I have no memory of enrolling in Sociology 101 the summer before my freshman year at Trinity. I think I might’ve added it to my first semester schedule because my mom was also a Sociology major. It also had a lot to do with a class I had taken my senior year at The Baldwin School with my all-time favorite teacher, Mrs. Ameisen. She was a teacher who I had known most of my life, not only because she was at Baldwin all of my thirteen years there, but also because her daughter was in my class, and they happened to live in the historic Residence that used to house students when Baldwin was a boarding school. Mrs. Ameisen taught me how exciting things like research and ethnographies could be, and it was really because of my time in her class that I was open to the idea of taking Soc 101.
Dr. Andersson was the perfect professor to have following Mrs. Ameisen. She had the same ability to make her class interesting and exciting, changing the minds of students who may not have been passionate about the topic at the beginning of the semester.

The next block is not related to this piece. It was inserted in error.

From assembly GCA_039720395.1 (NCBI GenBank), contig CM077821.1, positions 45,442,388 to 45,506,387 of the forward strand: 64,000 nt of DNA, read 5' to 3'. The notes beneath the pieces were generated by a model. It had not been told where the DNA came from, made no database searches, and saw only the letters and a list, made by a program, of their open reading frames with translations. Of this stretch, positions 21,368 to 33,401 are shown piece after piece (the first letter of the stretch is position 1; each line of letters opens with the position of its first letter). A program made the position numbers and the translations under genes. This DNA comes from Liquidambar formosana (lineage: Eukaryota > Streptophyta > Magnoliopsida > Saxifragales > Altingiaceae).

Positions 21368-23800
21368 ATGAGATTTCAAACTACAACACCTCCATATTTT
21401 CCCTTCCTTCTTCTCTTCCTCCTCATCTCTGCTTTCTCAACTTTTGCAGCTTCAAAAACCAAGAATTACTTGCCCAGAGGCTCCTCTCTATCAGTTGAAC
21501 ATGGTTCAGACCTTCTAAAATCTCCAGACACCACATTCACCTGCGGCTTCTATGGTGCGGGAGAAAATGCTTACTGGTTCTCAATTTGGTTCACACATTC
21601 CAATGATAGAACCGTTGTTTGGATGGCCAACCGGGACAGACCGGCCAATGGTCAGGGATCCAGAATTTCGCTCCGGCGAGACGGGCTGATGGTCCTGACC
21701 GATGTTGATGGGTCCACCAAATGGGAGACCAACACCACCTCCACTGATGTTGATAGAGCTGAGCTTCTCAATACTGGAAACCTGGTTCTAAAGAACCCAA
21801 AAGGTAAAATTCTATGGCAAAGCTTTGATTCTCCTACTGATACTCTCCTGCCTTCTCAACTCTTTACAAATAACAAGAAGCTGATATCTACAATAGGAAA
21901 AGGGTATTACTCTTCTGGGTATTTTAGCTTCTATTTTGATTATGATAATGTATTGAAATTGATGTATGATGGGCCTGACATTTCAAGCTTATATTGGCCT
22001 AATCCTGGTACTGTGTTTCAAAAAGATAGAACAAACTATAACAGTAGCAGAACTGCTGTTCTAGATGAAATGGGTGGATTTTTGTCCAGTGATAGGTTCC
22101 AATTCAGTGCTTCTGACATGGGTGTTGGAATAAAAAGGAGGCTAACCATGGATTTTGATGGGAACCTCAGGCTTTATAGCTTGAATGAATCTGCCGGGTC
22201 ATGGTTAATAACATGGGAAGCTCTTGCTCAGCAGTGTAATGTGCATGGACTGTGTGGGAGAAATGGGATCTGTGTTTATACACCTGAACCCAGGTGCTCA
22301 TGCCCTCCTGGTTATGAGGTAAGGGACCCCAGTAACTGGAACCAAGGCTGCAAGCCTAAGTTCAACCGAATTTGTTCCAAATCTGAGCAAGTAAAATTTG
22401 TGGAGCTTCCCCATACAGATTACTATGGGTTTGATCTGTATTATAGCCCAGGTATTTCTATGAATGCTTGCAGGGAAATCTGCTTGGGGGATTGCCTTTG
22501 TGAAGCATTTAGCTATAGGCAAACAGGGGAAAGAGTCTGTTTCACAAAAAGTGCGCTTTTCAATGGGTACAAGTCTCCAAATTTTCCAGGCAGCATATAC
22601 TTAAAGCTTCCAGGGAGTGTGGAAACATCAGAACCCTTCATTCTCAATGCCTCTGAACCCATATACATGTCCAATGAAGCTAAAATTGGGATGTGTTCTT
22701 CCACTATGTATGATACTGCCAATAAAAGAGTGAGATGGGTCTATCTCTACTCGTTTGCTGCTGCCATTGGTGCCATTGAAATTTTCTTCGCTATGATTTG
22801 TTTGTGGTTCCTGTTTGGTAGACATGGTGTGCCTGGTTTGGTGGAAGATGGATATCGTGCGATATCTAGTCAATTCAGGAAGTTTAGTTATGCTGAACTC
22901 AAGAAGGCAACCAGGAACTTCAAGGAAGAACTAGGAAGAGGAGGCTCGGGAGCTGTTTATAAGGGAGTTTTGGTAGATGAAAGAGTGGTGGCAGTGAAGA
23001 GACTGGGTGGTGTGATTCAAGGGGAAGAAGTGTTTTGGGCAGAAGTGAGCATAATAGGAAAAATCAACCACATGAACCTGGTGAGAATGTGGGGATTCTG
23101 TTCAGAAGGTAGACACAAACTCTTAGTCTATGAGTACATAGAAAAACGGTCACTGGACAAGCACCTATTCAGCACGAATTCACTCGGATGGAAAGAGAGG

Since that first intro class, I’ve taken five other courses with Dr. Andersson. I have loved learning about all different walks of life, the issues within our society, and the ways that people have worked to alter them.
While I do not plan on finding a career that fits perfectly into the sociology box of professions, I believe that the major I have chosen is an incredible baseline not only for a job in the future, but life in general. It is more important than people realize to be able to understand how we work both as individuals, and as a society, regardless of what path you choose to follow long-term. There will always be a part of me that is a sociologist, analyzing people and places and how it all works.